You have proven their doubts about you. This is all on you, not them. I also doubt your friend gave you her facebook password, more like she logged on and forgot to log out or your computer saved her passw

  7. Aisling says:

    Don’t confess!!! Stay a step ahead of the game and be happy that you know and learn from it. Be open to the constructive feedback that you’ve read and don’t log in again. Distance yourself and be extra nice to get when you do see her. But by confessing your giving her a reason to thinking badly of you

  8. jacqueline says:

    I would tell your friend that you don’t feel comfortable having her password, as you logged into her account and read things you shouldn’t have. If you don’t confess, chances are you will keep logging on to see what else is said about you. You were not being a true friend either by doing so.

  9. Amy says:

    To quote Irene, “ouch.” But it sounds like this painful reality smack is deserved, as you were acting in manner that shows they’re right to distrust you. You can use this knowledge as a gift to change and better yourself in future relationships.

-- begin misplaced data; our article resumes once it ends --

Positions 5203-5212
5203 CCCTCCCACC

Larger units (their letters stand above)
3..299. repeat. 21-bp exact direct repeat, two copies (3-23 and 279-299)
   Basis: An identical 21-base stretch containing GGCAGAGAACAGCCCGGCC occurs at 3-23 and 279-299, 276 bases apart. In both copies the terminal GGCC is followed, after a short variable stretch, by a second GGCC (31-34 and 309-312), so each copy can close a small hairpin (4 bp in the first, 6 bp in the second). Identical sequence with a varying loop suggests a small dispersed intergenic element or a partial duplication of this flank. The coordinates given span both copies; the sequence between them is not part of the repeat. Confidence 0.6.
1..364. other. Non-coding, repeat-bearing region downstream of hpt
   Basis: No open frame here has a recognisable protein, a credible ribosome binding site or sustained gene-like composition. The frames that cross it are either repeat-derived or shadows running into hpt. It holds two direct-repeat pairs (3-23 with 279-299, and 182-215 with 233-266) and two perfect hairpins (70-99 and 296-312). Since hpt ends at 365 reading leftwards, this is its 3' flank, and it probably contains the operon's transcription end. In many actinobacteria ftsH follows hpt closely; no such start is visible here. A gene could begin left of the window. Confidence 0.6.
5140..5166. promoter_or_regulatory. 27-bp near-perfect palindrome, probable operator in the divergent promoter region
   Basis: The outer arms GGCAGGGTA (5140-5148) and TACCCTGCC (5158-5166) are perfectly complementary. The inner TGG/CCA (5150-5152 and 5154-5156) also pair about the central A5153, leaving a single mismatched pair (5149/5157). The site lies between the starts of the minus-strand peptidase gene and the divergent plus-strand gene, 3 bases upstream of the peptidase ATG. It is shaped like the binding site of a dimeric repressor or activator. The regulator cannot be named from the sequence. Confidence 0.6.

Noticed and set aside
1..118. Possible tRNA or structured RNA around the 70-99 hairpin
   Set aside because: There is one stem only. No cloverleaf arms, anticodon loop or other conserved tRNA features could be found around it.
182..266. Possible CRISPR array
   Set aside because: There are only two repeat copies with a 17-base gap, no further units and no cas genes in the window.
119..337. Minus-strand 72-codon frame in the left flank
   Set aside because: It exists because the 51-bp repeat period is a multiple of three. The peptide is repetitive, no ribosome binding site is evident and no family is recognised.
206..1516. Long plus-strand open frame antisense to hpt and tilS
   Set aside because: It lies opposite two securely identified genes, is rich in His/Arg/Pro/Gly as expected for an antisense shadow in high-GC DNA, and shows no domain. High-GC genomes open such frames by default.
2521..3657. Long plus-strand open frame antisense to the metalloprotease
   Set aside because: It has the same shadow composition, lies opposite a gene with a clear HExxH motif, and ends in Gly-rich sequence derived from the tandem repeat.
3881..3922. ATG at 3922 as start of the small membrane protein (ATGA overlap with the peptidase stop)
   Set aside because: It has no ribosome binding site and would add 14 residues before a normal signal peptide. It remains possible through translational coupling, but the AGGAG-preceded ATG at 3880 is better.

I don’t think there’s a way for you to move forward with these friends without coming clean, apologizing, and taking the change they’ll forgive you and move forward. If you don’t come clean, the lie of omission will always be between you and in a a way, you’ll continue to be distrustful by omission. You have to risk losing them to improve your relationship.
    It’s time to take a good look at yourself and examine your honesty in your friendships. Be brutally honest. I’m certain this comes from insecurity, not that there’s a flaw in your character. Consider talking to a therapist to learn to be trusting of yourself so that you can become a more trustful person.
    This can be an opportunity to improve your life, through the pain. Good luck!

  10. Aisling says:

    I’m sure all my friends talk about me!! But I once heard a quote saying “what people say about you is none of your business!” People say things and don’t mean them. I’ve said things too about my best friends and closest friends and I know if they read it I would regret saying it in first place. I know my friends talk about me at times but its normal. As long as I don’t find out about it. But in your case you found out by being deceiptful. I would honestly let it go and remember that they don’t really mean it. You know what girls are like xx